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Armstrong v. Eagle Rock Entertainment, Inc.

Court grants defendant DVD producer’s motion for summary judgment, holding that plaintiff’s claims based on misappropriation of his name and likeness are barred by the First Amendment and copyright preemption

Defendant Eagle Rock Entertainment released a DVD entitled “Mahavishnu Orchestra, Live at Montreux, 1984, 1974” which includes video and still pictures of plaintiff Ralphe Armstrong, a professional bass player and a member of the Mahavishnu Orchestra in 1974. Armstrong sued for violation of his right to privacy stemming from the alleged misappropriation of his name, image and likeness, and for false designation of origin under the Lanham Act.

The district court granted defendant’s motion for judgment on the pleadings and/or summary judgment dismissing the appropriation claim, holding that although the plaintiff established material questions of fact on certain elements of a misappropriation claim, the First Amendment and copyright preemption foreclosed submitting the claim to the jury.

The court held that the First Amendment barred liability for the use of plaintiff’s picture on a DVD cover and in liner notes, because the DVD and packaging at issue was a work of artistic expression and had entertainment value, but, citing the Supreme Court’s decision in Zacchini v. Scripps-Howard Broadcasting Co., 433 U.S. 562 (1977), held that the First Amendment did not protect the use of plaintiff’s performance because the DVD included plaintiff’s entire act and was allegedly published without his consent.

However, the court went on to hold that the misappropriation claim based on the use of plaintiff’s performance in the DVD was preempted by the Copyright Act because, under the particular facts and circumstances of the case, plaintiff’s appropriation claim was “not distinct from the copyright protections afforded to the holder of the copyright of the recording.” A state law claim infringes Copyright Act rights “if the right defined by state law may be abridged by an act which in and of itself would infringe one of the exclusive rights.” Under the Copyright Act, “if the state law claim requires an additional element instead of or in addition to the acts of reproduction, performance, distribution, then there is no preemption provided that the extra element changes the nature of the action so that it is qualitatively different from a copyright infringement claim.”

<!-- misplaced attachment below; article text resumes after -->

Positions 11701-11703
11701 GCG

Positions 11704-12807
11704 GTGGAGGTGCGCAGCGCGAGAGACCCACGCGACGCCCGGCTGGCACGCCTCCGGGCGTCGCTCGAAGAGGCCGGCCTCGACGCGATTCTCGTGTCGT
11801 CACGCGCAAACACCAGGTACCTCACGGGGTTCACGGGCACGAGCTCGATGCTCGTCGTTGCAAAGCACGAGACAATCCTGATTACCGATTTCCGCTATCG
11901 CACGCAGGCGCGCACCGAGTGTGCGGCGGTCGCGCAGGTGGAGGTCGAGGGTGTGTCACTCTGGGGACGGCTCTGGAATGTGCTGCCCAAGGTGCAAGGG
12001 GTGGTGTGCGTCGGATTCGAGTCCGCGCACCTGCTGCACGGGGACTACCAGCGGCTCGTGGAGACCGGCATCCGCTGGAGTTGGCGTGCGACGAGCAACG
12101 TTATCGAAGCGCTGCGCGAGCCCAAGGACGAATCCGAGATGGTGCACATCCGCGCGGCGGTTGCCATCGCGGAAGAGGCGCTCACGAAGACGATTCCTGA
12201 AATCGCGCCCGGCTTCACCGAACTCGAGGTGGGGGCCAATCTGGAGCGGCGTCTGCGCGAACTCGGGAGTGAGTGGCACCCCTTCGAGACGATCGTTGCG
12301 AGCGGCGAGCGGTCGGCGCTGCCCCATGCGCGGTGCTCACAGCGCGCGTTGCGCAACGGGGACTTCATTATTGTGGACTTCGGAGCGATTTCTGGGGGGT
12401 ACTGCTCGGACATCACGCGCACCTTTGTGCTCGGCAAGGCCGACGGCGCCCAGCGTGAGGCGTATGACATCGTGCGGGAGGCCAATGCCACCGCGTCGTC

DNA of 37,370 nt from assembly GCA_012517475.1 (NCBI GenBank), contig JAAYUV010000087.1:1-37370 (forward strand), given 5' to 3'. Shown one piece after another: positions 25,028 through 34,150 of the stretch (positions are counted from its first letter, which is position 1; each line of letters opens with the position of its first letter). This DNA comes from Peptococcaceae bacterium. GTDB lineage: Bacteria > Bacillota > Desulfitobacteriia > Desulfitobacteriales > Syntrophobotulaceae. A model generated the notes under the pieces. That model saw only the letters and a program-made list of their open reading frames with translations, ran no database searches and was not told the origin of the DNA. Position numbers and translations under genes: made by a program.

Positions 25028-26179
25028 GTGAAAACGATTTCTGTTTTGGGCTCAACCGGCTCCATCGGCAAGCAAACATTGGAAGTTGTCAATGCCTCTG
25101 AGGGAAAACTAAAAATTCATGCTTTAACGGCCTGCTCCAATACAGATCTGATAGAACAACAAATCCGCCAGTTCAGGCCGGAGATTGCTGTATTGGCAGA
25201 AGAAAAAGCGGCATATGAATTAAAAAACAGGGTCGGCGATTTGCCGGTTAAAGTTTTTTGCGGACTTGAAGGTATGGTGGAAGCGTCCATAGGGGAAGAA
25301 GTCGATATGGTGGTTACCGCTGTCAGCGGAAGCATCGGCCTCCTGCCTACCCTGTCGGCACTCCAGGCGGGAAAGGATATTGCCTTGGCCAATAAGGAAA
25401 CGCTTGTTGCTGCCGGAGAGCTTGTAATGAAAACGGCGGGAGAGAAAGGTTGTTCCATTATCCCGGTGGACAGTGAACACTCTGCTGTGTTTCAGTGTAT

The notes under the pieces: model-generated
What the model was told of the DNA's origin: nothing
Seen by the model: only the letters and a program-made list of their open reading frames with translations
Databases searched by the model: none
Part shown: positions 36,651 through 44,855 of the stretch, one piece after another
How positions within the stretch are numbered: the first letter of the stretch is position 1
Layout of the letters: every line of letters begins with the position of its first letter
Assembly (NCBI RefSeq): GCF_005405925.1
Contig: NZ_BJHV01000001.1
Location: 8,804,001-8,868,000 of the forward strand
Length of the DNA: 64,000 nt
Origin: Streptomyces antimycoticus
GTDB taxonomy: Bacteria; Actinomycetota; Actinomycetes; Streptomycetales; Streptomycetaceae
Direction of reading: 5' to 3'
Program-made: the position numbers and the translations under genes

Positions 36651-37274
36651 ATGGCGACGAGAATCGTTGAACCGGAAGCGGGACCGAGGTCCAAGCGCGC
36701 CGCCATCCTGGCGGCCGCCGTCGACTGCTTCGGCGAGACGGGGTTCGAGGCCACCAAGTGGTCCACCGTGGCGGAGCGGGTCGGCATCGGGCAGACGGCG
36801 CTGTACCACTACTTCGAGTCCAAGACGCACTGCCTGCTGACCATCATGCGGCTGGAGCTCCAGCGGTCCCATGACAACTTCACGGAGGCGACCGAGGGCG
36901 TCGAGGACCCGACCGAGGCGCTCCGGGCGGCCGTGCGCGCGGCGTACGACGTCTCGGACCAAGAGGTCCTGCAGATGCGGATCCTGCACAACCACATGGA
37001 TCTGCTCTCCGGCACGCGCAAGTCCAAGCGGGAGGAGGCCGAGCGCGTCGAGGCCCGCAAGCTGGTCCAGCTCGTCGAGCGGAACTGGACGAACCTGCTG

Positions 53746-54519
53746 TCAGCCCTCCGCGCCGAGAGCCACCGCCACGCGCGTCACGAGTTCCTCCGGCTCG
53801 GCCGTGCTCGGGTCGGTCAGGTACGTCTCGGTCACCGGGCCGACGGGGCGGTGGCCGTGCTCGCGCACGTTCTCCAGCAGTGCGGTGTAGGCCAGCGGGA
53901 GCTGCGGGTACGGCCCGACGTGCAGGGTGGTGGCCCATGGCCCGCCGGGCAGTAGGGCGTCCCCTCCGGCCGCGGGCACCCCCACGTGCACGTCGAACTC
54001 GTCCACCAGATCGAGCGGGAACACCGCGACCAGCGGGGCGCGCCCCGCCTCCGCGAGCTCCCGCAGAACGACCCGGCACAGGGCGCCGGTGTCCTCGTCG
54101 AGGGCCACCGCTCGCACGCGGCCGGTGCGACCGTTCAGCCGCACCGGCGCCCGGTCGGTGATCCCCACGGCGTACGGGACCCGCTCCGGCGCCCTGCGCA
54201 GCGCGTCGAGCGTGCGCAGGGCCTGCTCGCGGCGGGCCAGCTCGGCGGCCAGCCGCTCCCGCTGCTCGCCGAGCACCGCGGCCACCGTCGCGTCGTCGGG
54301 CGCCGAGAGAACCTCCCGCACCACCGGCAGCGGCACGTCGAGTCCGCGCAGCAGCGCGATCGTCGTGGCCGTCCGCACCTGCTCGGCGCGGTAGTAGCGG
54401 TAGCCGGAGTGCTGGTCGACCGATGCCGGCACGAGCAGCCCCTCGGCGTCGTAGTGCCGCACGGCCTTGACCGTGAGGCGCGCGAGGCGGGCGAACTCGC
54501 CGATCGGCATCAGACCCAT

Although the court recognized that “significant commercial value in one’s identity and exploitation are not necessarily elements of a copyright infringement claim,” and thus the Michigan state-law appropriation tort could be deemed to have extra elements beyond those of a copyright infringement claim, the court held that “based upon the facts presented and the claims actually pled by the parties, these extra elements do not change the nature of the action in this case such that it is ‘qualitatively different from a copyright infringement claim.’” The DVD is a reproduction of the recording of the Montreux Jazz Festival performance in 1974, the very subject of the copyright; the court held that “even though plaintiff’s claim is couched as an appropriation of likeness claim, it is really a copyright violation claim.”

The court also dismissed plaintiff’s Lanham Act claim, holding that what plaintiff delineated as a “false designation of origin” claim was actually a “false endorsement” claim, and was barred by the First Amendment, as any “likelihood of confusion” did not outweigh “the public interest in free expression.”